*** (3 stars out of 5)
It's the Year of Kahless 999, and the Klingon warriors of the Bird-Of-Prey I.K.S. Rotarran are shuffling their feet, hanging their heads and hearing the sad music from Charlie Brown.
They never win! Lucy always pulls the football away at the last second. If by Lucy I mean the Jem'Hadar, and by football I mean the missing Klingon ship B'Moth. Like a B'Moth to a flame, drunk on blood wine by the barrel-full, they rush again and again into a conflagration that leaves them hurt, weakened, and humiliated.
They need a victory.
So nobody's happy to be working for out-of-practice former POW Martok, houseless dishonoured Starfleet lapdog Worf, and some Trill lady science officer who, in her previous life, slept with all their mothers. (Probably.)
Only Dax seems to be on board with the hurt feelings of these guys with their sleeveless metal shirts and Cardassian bone necklaces. She starts goading Worf to nudge Martok out of his 'cowardly' funk and back to the reckless abandon of standard free-wheeling Klingon life.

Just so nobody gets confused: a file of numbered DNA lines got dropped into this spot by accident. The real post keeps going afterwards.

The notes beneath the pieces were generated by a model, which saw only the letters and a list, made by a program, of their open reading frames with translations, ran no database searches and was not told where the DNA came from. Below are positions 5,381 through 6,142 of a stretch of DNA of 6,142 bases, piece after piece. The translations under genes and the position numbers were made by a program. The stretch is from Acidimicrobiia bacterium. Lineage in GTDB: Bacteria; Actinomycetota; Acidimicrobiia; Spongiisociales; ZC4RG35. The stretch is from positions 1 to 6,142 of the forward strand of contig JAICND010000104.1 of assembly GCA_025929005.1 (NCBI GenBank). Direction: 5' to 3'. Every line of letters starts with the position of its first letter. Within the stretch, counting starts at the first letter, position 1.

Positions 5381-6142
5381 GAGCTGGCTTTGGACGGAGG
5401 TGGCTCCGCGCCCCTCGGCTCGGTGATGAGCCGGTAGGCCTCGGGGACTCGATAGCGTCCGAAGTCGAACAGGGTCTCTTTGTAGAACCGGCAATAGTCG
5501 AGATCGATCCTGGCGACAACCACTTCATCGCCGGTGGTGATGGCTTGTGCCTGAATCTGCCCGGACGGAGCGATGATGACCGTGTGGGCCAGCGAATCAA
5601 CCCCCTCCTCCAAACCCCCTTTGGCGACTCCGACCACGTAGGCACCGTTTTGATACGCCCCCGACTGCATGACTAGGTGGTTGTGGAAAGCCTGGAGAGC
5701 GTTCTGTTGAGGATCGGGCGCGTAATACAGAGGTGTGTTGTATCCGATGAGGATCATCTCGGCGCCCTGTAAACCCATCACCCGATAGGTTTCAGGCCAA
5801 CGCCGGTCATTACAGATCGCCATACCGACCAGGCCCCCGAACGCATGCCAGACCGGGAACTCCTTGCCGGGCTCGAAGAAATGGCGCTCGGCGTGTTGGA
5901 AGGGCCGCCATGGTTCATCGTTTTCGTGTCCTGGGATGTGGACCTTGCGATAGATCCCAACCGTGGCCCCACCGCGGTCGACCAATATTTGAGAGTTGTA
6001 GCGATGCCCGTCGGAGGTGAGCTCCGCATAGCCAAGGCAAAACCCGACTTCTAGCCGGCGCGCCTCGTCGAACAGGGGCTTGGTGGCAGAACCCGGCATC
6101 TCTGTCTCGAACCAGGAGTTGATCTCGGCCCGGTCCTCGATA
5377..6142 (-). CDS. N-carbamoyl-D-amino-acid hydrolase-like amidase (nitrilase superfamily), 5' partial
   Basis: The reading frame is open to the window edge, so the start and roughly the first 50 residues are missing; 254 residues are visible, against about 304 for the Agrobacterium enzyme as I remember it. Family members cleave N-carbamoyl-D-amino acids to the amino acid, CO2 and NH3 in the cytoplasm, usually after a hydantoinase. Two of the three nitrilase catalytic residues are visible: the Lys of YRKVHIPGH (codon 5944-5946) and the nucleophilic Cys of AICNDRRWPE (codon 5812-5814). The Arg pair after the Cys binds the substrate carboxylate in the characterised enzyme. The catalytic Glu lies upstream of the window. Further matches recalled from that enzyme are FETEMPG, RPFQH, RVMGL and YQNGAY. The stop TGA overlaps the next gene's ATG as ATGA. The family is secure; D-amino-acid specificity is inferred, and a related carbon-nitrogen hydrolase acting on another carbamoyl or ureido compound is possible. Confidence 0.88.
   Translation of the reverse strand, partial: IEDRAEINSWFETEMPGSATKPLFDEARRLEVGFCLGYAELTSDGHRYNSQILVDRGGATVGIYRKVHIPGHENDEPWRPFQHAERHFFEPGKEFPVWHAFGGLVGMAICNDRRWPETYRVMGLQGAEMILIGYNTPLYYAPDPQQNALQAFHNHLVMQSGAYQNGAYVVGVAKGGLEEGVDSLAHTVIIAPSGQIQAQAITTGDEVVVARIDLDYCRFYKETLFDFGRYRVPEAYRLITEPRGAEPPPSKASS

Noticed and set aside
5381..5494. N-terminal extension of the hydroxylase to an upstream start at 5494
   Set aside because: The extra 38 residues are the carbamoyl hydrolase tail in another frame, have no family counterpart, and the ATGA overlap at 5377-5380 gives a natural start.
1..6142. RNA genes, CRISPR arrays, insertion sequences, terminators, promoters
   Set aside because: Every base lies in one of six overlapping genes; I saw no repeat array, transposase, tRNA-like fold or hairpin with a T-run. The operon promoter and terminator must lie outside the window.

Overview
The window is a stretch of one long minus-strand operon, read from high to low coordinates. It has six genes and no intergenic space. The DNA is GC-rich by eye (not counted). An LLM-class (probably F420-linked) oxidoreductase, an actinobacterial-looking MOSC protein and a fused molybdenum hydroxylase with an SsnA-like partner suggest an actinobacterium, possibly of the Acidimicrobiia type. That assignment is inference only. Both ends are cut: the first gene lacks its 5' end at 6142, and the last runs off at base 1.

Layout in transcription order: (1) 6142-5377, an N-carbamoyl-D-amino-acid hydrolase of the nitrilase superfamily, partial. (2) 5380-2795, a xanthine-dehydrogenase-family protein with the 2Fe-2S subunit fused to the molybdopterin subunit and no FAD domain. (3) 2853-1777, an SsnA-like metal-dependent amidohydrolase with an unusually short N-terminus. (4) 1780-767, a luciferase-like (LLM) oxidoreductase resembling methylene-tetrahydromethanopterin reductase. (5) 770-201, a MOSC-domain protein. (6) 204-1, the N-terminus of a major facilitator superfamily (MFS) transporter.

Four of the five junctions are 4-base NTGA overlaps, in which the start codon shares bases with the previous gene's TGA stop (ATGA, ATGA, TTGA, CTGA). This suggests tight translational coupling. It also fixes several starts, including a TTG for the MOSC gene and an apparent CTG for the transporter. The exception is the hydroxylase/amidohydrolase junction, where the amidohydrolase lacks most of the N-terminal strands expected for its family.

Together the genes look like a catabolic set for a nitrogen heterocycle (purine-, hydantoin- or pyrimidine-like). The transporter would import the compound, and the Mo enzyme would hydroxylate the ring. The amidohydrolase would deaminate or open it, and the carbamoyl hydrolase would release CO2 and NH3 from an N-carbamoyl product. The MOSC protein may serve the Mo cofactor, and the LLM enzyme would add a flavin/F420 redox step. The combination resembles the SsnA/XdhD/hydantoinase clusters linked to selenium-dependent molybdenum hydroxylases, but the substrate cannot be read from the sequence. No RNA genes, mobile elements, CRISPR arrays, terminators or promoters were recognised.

Knowing, of course, that this means her boyfriend must challenge the old one-eyed Space Dog and either re-kindle Martok's warrior heart or have his own torn out on the point of the General's blade. Maybe both.
"Soldiers of the Empire" has some great moments. When Bashir yells at Martok not to get blood on the carpet. When frustrated Space Cadet Nog mimes strangling Worf. When Martok gets it together and the bridge crew sings their space shanty. When Martok invites Worf to join his house. The moments of victory raise it above the merely mundane. Slightly. But don't let a Klingon hear you say that you think a Slice of Life story is kind of dull and same-y. Or it'll be more like Slice of Face.